Our collaborator Dr. Patrick Degenaar, and his team are developing an optogenetic retinal prosthesis, a set of technologies capable of restoring sight to those suffering from degenerative visual impairment. A virus is used to 'infect' the dead retinal nerve cells with a light-sensitive protein; a wearable headset converts visual input into pulses of light, which are fired at these re-sensitised cells, mimicking the "neural song” the healthy eye uses to communicate with the brain. This artificial song is then interpreted as “vision” by the brain's imaging centers.
The researchers have been testing their image augmentation concepts with a user group whose visual “resolution” is similar to the vision that will be possible with the first generation of these optogenetic retinal prostheses. They found that a simplified, cartoon-style vision might be the option best able to help participants function in their everyday life.
Though functionally the most effective option, many users found the simplified effect unsettling or otherwise uncanny, claiming: “I’d rather be blind then have my world look like this.” As scientists, the researchers were approaching this problem from a data-driven perspective, assuming that people want to be able to see something, regardless of the system's weaknesses.
As designers, we give a lot of thought to the emotional experience of these kind of radical technologies, asking what it might feel like to have your body modified to interface better with a machine, what it might mean to have prosthetic or augmented vision, and what the technology’s operating system and interface might look like. These specifics have a huge impact on the way users will relate to other people and, more generally, to their world.
Such possibilities had not been envisaged by the scientists. By highlighting and describing some of their 'unknowns unknowns' (the things they didn't know they were missing), we helped them to begin working through what it might mean to live your life, lay down memories, and even fall in love through the lens of this technology.
Ultimately, this is the value of design futurescaping. This project is not "just science fiction” or a shiny vision of some distant future. We are already working on the next phase of this project: shaping the commercial product in close collaboration with technologists and members of the visually impaired community. Though the real (legible) value comes in the shift from speculation to shipping, the latter is the endpoint of a process. Without first expanding the field of possibility, and mapping possible futurescapes, the final outcome will suffer – hampered by in-group blind spots, tacit assumptions, skeuomorphism and legacy futures.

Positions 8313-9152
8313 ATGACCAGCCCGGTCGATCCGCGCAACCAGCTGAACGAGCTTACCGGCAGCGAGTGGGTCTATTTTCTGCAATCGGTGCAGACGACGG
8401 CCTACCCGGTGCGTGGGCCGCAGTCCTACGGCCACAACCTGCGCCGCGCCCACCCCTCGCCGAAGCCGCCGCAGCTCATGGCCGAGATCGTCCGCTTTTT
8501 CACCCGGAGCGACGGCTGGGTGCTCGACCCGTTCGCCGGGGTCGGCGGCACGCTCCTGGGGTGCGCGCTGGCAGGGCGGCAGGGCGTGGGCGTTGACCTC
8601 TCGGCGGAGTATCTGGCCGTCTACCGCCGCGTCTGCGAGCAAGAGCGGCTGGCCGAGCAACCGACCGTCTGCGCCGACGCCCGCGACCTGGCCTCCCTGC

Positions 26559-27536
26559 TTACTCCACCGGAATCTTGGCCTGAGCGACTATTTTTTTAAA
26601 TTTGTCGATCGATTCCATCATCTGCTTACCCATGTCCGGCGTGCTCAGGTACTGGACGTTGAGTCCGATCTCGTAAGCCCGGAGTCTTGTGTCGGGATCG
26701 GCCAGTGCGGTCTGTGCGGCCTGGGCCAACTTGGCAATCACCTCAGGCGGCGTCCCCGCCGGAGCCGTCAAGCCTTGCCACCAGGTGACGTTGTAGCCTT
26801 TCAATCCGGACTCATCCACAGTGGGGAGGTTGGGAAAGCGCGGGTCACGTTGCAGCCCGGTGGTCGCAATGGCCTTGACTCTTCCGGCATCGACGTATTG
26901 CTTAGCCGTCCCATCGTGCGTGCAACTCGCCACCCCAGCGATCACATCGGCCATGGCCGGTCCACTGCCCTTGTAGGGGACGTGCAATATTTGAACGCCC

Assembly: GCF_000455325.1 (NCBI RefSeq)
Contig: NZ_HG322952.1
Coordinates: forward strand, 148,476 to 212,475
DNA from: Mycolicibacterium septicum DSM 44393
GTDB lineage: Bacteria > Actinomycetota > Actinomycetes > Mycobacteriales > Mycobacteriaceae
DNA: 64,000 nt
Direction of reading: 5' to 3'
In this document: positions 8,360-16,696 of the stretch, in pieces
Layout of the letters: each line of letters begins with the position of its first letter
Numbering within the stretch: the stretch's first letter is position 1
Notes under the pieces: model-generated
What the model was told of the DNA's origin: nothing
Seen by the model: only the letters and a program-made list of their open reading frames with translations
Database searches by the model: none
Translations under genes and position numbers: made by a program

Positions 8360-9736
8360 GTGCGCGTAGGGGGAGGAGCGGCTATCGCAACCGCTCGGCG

Anab concluded with a quick look at some of the ethical implications of this kind of future-facing work. As an example, she showed a letter written to Jon Ardern, regarding his project ARK-INC (2006). ARK-INC was a speculative platform offering products and services to help facilitate in a post-crash civilisation. It has been described by Jon as a form of 'super-fiction'.
The letter, from Helen in New Orleans, was addressed to ARK-INC, under the assumption that it was a real company, instead of a fictional project.
Over the past few years, people like Helen, who narrowly survived a serious natural disaster, have begun to see the value of such services. The framing of this project made an extreme scenario seem plausible. The fiction became a reality for at least some of the audience, and, were we to have taken it forwards, Jon would have had to deal with questions of collaboration, ethics and execution, not to mention some potentially problematic legal implications.
These examples were inteded to demonstrate how speculative design and design futurescaping can help users, clients and collaborators to explore a range of future possibilities, widening the lens without reinforcing existing assumptions or boundaries. The tools and methods provide scripts to begin a dialogue between humans and technology, and these scripts are realised asproducts, services, experiences and stories with the potential to enrich our (everyday) lives.